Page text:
Guidelines or position statements will be considered for inclusion in Supplemental Information if they were issued by, or jointly by, a U.S. professional society, an international society with U.S. representation, or National Institute for Health and Care Excellence (NICE). Priority will be given to guidelines that are informed by a systematic review, include strength of evidence ratings, and include a description of management of conflict of interest.

American Society of Breast Surgeons
In 2015, the most current version of the American Society of Breast Surgeons performance and practice guidelines for breast-conserving surgery mention that specimens should be submitted for margin assessment either intraoperatively or post-surgically, depending on each institution's protocol. A recommendation for a specific margin assessment method over another was not made.21

In 2017, the American Society of Breast Surgeons issued a consensus guideline for breast cancer lumpectomy margins, providing an algorithm for re-excision surgery after lumpectomy or breast conservation for invasive or in-situ breast cancer. Margin definitions and treatment recommendations are based on inked specimen edges and do not include recommendations for the intraoperative assessment of surgical margins via radiofrequency spectroscopy.22

National Comprehensive Cancer Network
Current (v. 4.2022 ) National Comprehensive Cancer Network guidelines for breast cancer do not include recommendations for intraoperative assessment of surgical margins using radiofrequency spectroscopy for ductal carcinoma in situ or invasive breast cancer.23

U.S. Preventive Services Task Force Recommendations
Not applicable

Ongoing and Unpublished Clinical Trials
Some currently ongoing and unpublished trials that might impact this review are listed in Table 3.

Table 3. Summary of Key Trials

NCT No. Trial Name Planned Enrollment Completion Date
NCT02406599a MarginProbe® System U.S. Post-Approval Study Protocol CP-07-001 440 Nov 2021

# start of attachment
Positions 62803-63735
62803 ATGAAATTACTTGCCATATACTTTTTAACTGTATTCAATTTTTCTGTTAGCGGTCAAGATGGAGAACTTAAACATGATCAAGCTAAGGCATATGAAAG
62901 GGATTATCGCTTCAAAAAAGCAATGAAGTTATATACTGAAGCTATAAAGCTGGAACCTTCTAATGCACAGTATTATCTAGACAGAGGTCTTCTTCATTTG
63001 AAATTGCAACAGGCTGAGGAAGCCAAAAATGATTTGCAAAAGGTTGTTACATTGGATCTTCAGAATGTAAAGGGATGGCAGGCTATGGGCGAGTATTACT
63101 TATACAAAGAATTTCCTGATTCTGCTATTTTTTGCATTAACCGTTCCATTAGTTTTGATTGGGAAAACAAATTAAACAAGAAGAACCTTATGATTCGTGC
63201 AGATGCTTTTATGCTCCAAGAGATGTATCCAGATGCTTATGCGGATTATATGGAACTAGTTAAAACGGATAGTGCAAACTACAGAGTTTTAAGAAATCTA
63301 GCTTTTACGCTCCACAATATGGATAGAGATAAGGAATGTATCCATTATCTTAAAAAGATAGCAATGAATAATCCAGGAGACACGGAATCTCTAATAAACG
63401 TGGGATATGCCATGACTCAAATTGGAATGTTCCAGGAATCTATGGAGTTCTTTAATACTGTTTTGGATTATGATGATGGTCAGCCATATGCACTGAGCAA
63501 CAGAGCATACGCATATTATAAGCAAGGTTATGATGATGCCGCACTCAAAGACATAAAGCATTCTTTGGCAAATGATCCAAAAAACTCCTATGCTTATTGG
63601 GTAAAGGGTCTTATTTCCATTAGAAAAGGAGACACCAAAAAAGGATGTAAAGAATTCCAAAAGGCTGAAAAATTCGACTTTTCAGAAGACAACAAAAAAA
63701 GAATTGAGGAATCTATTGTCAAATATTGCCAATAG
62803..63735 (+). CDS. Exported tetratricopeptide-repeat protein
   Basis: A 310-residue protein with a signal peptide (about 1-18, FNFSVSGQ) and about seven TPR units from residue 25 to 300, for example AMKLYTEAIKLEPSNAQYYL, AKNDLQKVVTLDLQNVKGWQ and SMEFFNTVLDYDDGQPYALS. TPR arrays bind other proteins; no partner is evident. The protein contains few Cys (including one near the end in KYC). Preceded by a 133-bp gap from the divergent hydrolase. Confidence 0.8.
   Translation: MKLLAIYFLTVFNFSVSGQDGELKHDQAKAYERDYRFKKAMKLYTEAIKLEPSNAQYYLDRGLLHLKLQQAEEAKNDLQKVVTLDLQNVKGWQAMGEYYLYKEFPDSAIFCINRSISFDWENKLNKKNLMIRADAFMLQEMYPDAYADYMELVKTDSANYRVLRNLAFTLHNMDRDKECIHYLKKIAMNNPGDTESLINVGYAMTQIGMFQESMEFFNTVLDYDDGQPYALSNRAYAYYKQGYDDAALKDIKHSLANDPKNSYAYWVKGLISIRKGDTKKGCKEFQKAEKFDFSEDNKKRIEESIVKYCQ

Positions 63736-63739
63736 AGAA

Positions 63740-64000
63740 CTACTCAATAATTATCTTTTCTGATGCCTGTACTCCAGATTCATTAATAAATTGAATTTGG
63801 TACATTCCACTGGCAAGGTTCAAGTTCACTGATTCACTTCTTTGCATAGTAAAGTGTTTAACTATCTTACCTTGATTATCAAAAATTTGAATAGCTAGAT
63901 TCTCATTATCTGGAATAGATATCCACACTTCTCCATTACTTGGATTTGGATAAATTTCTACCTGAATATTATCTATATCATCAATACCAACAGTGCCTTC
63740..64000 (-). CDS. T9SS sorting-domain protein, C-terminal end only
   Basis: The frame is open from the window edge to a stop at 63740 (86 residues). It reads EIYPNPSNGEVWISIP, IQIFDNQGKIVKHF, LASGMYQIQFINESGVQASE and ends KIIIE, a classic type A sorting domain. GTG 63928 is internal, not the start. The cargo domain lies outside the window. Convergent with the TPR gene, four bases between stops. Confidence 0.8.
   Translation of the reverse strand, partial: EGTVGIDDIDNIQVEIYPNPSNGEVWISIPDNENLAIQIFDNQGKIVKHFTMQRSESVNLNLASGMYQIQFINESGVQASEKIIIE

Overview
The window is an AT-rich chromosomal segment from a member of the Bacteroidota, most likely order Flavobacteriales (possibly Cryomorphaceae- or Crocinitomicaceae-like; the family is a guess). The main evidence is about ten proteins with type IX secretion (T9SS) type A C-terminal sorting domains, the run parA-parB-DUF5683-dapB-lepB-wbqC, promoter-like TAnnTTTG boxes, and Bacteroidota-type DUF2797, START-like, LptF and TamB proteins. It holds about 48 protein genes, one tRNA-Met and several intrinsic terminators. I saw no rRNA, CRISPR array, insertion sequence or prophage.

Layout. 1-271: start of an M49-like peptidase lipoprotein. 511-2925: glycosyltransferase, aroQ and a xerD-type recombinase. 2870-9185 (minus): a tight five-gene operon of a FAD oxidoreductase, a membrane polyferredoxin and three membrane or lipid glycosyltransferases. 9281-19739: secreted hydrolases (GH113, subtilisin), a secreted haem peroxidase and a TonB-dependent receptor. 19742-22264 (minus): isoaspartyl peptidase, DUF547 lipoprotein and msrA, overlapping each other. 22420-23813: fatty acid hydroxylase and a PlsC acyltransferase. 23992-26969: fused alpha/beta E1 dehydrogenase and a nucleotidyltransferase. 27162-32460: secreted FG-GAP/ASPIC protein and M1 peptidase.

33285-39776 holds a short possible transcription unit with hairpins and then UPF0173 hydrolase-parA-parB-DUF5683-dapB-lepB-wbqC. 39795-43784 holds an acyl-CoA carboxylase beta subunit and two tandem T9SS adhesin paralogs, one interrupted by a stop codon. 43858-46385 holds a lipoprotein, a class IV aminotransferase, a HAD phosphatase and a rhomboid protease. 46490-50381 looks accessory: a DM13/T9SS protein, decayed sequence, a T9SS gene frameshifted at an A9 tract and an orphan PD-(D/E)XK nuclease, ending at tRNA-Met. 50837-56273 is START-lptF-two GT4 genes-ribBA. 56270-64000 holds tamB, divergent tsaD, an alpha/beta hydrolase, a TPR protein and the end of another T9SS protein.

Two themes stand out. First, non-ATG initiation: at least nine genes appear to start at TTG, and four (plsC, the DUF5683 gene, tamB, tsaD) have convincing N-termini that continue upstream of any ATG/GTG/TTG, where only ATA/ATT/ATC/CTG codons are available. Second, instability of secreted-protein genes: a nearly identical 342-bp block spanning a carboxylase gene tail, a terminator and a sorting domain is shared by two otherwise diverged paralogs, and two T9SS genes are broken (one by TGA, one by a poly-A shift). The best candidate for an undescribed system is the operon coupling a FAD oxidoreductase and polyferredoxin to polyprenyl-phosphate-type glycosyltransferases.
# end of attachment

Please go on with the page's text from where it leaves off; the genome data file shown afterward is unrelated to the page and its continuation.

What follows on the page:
(active, not recruiting)
NCT00625417 Optical Spectroscopy in Evaluating Tumor Margins in Patients Who Have Undergone Surgery for Breast Tumors 180 Nov 2023
NCT02774785 Reducing Re-excisions After Breast-Conserving Surgery: A Randomized Controlled Trial Comparing the MarginProbe Device in Addition to Standard Operating Procedure Versus Standard Operating Procedure Alone in Preventing Re-excision 127 Feb 2021

NCT: national clinical trial.
a Denotes industry-sponsored or cosponsored trial.


  1. Maloney BW, McClatchy DM, Pogue BW, et al. Review of methods for intraoperative margin detection for breast conserving surgery. J Biomed Opt. Oct 2018; 23(10): 1-19. PMID 30369108
  2. Blue Cross and Blue Shield Association Technology Evaluation Center (TEC). Handheld radiofrequency spectroscopy for intraoperative margin assessment during breast-conserving surgery. TEC Assessments. 2013;Volume 28:Tab 4.
  3. Schnabel F, Boolbol SK, Gittleman M, et al. A randomized prospective study of lumpectomy margin assessment with use of MarginProbe in patients with nonpalpable breast malignancies. Ann Surg Oncol. May 2014; 21(5): 1589-95. PMID 24595800
  4. Rivera RJ, Holmes DR, Tafra L. Analysis of the Impact of Intraoperative Margin Assessment with Adjunctive Use of MarginProbe versus Standard of Care on Tissue Volume Removed. Int J Surg Oncol. 2012; 2012: 868623. PMID 23326653
  5. U.S. Food and Drug Administration (FDA). Summary of Safety and Effectiveness Data (SSED): MarginProbe System. 2012; https://www.accessdata.fda.gov/cdrh_docs/pdf11/P110014B.pdf
  6. Allweis TM, Kaufman Z, Lelcuk S, et al. A prospective, randomized, controlled, multicenter study of a real-time, intraoperative probe for positive margin detection in breast-conserving surgery. Am J Surg. Oct 2008; 196(4): 483-9. PMID 18809049